Alzheimer’s could be reclassified as Type 3 diabetes

Alzheimer’s could be reclassified as Type 3 diabetes

Could Alzheimer’s really just be another form of diabetes, caused by eating too much junk food?

By Bryan NelsonWed, Sep 12 2012 at 4:34 AM EST
PoutinePhoto: ZUMA Press
Growing evidence that Alzheimer’s is primarily a metabolic disease has led some researchers to propose reclassifying it as Type 3 diabetes, according to the Guardian. Such a revelation could have profound implications on the role that the junk food industry plays in causing Alzheimer’s.
Today an estimated 35 million people suffer from Alzheimer’s disease around the world, and as many as 346 million people suffer from diabetes. Both numbers are expected to rise exponentially over the next several decades — rises that also happen to be correlated with increasing obesity rates. The correlation is so uncanny that many scientists are investigating a causal relationship between all three epidemics, with staggering results.
Type 2 diabetes has already been strongly linked with obesity and diet as well as with dementia and Alzheimer’s. For instance, Type 2 sufferers are two to three times more likely to get Alzheimer’s than the general population. The link between Alzheimer’s and obesity has been studied less, but a growing cacophony of research is filling that gap. For instance, studies have strongly linked midlife obesity to Alzheimer’s. Fitness and a better diet have also been linked to a decreased occurrence of dementia.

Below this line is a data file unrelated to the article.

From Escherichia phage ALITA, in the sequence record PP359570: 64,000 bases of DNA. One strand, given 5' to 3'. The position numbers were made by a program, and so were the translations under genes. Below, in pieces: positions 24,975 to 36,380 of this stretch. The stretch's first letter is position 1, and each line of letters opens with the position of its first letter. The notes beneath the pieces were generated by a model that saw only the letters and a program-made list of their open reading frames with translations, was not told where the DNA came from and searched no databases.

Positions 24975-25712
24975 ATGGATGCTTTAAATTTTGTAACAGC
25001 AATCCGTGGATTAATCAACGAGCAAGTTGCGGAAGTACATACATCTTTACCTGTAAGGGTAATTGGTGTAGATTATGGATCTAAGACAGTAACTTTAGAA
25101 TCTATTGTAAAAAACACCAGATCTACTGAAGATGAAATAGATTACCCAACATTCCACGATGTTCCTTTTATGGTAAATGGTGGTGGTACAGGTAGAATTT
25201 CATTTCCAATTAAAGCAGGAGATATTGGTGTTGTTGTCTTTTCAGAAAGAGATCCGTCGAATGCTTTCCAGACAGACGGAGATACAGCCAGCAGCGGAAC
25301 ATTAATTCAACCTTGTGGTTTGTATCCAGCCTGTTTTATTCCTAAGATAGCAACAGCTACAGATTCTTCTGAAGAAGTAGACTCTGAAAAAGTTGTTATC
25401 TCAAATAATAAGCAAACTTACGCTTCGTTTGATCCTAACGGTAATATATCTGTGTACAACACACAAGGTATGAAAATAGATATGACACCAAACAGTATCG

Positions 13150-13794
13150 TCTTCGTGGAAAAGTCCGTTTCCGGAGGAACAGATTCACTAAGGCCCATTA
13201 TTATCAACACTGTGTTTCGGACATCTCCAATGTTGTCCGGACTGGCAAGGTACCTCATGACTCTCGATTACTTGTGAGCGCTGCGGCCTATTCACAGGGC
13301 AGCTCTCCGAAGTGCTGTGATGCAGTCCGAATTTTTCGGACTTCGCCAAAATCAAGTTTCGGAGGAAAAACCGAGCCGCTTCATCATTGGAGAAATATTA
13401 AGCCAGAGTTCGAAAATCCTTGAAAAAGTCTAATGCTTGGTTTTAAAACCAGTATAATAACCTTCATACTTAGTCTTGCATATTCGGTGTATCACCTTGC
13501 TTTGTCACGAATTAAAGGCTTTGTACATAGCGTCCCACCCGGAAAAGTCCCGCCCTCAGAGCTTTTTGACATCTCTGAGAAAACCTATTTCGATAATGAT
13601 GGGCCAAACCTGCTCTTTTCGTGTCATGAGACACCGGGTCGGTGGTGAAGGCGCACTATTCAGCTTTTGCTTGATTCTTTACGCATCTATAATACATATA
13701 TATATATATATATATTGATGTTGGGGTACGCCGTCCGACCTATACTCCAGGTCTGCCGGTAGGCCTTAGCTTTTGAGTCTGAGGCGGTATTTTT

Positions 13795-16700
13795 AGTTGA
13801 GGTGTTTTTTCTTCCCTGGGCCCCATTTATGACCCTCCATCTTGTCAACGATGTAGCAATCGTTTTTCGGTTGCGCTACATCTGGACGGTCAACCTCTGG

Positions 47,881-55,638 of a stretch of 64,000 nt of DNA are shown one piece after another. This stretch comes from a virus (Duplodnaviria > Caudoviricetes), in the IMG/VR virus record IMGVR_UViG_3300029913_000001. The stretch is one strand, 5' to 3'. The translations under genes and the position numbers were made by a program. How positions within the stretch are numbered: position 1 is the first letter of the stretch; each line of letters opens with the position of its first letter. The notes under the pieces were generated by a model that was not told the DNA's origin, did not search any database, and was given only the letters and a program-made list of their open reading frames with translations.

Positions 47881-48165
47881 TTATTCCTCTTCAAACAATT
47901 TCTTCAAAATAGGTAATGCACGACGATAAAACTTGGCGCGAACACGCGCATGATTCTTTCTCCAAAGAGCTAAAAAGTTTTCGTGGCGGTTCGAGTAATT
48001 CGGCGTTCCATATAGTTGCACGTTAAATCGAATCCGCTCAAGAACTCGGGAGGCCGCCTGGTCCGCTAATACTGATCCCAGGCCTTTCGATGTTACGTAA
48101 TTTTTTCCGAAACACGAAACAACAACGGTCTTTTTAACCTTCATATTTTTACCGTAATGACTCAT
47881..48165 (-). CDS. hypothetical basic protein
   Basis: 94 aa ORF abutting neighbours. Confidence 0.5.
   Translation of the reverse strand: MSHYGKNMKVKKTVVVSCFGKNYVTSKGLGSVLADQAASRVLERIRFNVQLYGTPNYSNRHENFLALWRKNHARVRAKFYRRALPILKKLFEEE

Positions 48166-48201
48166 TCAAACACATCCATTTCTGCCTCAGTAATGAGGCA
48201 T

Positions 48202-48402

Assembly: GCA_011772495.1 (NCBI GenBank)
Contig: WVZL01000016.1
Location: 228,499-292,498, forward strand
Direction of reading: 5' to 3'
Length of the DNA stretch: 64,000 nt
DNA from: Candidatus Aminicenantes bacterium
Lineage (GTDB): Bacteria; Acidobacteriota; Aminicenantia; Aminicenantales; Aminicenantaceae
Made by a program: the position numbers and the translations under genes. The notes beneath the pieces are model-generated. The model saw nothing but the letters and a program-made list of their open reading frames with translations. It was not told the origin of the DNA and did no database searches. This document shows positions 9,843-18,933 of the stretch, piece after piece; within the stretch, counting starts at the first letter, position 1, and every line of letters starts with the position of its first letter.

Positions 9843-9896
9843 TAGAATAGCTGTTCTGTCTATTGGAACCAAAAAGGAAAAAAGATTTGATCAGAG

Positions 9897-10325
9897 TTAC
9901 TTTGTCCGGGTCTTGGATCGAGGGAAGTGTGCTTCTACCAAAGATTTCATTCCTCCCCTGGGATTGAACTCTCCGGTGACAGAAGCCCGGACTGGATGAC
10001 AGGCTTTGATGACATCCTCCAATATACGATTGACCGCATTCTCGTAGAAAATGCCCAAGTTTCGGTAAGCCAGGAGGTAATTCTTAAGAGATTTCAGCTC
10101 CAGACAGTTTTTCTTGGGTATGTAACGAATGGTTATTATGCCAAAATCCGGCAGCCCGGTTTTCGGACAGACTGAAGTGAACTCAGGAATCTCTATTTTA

Now new studies are suggesting a link even more profound: that Alzheimer’s may be caused directly by the brain’s impaired response to insulin. A 2005 report found that levels of both insulin and insulin-like growth factors in the brains of Alzheimer’s patients were lower than normal, with the lowest levels being found in the brain regions most devastated by the disease. Meanwhile, a report released just last year found that an insulin spray helped improve memory skills in people with Alzheimer’s.
Insulin has a well-defined role in the brain’s chemistry. It helps regulate the transmission of signals between neurons. It’s not difficult to begin connecting the dots at this point. A causal relationship between Alzheimer’s and the brain’s insulin regulation isn’t difficult to imagine and detail.
Of course, more research needs to be done to know for sure, but if Alzheimer’s and other kinds of dementia are proven to be another form of diabetes, then the obesity epidemic — and the junk food industry that fuels it — could have consequences on public health that are even more profound than previously realized.

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